They were sold at Home Depot stores in northeast, mid-west and southeast U.S. between February 2012 and August 2012.

Contact Pramac America to receive a free repair kit including a replacement filter, hose and hose clamps for fuel line.

Pramac America LLC (800) 445-1805 from 7 a.m. to 5 p.m. CT Monday through Friday or and click on the Generator tab and then the Expert Advice followed by the Service Notification link for more information.


Kawasaki Motors Recalls Lawn Mower Engines Due to Fire Hazard due to a potential leaking fuel filter, posing a fire hazard.  Kawasaki has received 110 reports of fuel leaks but no injuries reported.

The models involved include Kawasaki FH, FR, FS and FX series engines used in riding and wide area, walk-behind lawnmowers made and sold under the following brand names: Ariens, Bad Boy Mowers, Big Dog, Bob-Cat, Bush Hog, Country Clipper, Cub Cadet, Dixie Chopper, Dixon, DR Power Equipment, Encore, Exmark, Ferris, Gravely, Hustler, Husqvarna, Land Pride, SCAG, Simplicity, Snapper Pro, Tiger Corp, Toro, Worldlawn and Woods. Engines may have also have been bought separately and used in other lawn mowers.

Recalled engines are 13 to 36 horsepower, air-cooled, v-twin engines. "Kawasaki" and the model number are printed on the top of all of the engines. In addition, the spec and serial numbers are printed on a label on one side of the engine.

The model, spec and serial numbers can be found in a table on CPSC's web site at

Recalled items were sold between October 2011 and August 2012 for between $2000 and $10,000.

Contact Kawasaki or a Kawasaki dealer for a free repair.

Kawasaki Motors; toll-free (866) 836-446, from 8 a.m. to 5 p.m. ET, Monday through Friday, or online at or e-mail the firm at for more information.


Kawasaki Motors Recalls more Fuel Filters for Lawn Mower and Utility Vehicle Engines Due to Fire Hazard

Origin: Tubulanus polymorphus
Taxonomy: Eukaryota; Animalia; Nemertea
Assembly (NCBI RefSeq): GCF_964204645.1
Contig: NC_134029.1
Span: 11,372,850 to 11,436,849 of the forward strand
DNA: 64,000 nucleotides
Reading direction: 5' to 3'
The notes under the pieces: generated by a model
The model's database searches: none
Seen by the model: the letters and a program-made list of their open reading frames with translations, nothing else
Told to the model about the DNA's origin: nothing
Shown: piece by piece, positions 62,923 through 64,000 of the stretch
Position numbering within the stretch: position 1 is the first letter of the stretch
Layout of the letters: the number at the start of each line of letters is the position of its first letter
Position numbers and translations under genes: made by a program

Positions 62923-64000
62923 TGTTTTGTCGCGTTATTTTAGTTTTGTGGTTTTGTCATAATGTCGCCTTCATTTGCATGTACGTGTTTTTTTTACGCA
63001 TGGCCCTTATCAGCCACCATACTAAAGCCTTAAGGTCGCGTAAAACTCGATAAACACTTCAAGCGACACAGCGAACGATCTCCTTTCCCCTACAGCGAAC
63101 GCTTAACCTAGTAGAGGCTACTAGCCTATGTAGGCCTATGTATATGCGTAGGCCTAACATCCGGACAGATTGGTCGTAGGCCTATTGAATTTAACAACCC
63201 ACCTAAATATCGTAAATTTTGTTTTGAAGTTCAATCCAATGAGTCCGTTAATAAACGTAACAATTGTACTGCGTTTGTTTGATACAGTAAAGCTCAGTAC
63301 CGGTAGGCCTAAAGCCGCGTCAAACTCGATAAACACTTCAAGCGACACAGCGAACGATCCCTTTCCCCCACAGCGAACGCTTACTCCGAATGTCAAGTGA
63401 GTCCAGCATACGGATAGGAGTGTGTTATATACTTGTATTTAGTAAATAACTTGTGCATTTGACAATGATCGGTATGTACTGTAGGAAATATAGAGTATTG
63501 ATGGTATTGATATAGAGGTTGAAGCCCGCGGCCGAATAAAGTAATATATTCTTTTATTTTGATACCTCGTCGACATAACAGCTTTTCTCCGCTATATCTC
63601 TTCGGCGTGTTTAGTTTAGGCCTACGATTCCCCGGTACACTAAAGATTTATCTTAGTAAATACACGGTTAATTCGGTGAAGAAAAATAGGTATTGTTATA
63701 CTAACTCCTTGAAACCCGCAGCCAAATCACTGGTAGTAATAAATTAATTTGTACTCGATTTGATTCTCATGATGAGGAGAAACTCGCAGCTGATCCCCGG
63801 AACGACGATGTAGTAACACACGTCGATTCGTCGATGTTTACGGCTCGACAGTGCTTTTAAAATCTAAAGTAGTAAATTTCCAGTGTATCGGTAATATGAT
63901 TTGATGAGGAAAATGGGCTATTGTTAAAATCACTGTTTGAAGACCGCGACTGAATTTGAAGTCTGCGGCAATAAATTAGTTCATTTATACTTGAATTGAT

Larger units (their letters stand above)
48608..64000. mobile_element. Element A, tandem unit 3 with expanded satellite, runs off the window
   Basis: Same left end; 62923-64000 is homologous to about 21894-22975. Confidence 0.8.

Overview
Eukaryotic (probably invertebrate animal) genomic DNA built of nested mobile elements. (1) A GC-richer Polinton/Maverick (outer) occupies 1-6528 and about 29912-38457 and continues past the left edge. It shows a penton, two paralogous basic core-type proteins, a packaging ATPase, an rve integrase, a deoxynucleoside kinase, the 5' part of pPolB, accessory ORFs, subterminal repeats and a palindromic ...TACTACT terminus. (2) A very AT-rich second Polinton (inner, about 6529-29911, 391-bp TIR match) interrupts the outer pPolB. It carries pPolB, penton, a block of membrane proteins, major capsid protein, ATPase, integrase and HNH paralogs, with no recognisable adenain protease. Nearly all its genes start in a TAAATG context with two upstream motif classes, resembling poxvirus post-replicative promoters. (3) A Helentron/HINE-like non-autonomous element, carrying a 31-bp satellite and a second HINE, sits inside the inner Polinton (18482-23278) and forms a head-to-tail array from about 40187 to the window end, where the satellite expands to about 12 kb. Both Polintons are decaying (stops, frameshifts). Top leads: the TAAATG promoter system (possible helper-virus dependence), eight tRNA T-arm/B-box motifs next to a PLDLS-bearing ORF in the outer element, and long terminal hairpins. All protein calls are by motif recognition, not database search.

This recall is for Fuel Filters and Tune-Up Kits with Fuel Filters

The recalled fuel filters are white translucent plastic and attach to the fuel tubes on Kawasaki lawn mower and utility vehicle engines. The filters were sold separately and as part of engine tune-up kits. "VISU Filter" and a manufacturing date code number are on the top of the filter. The following date codes are included in this recall: 136/11 through 365/11 and 001/12 through 216/12. The tune-up kits say "Kawasaki Engine Tune-Up Kit" on the box. A part number is located on the top of the box. Recalled tune-up kits include one of the following part numbers: 99969-6189, 99969-6190, 99969-6191, 99969-6196 and 99969-6220.

Sold at Kawasaki dealers between August 2011 and August 2012.

Stop using products with the recalled fuel filters and contact Kawasaki or a Kawasaki dealer for a free repair.  Toll-free at (866) 836-4463, 8 a.m. to 5 p.m .ET Monday through Friday, or e-mail


Harbor Freight Tools Recalls Cordless Drill Due to Fire and Burn Hazard because the black trigger switch on the 19.2v cordless drill can overheat, posing a fire and burn hazard to consumers.

The recall involves model number 96526. The drills are blue and black and have a black trigger switch. They have a 19.2v rechargeable battery pack. The drill's model number is located on a yellow label on the left side of the drill.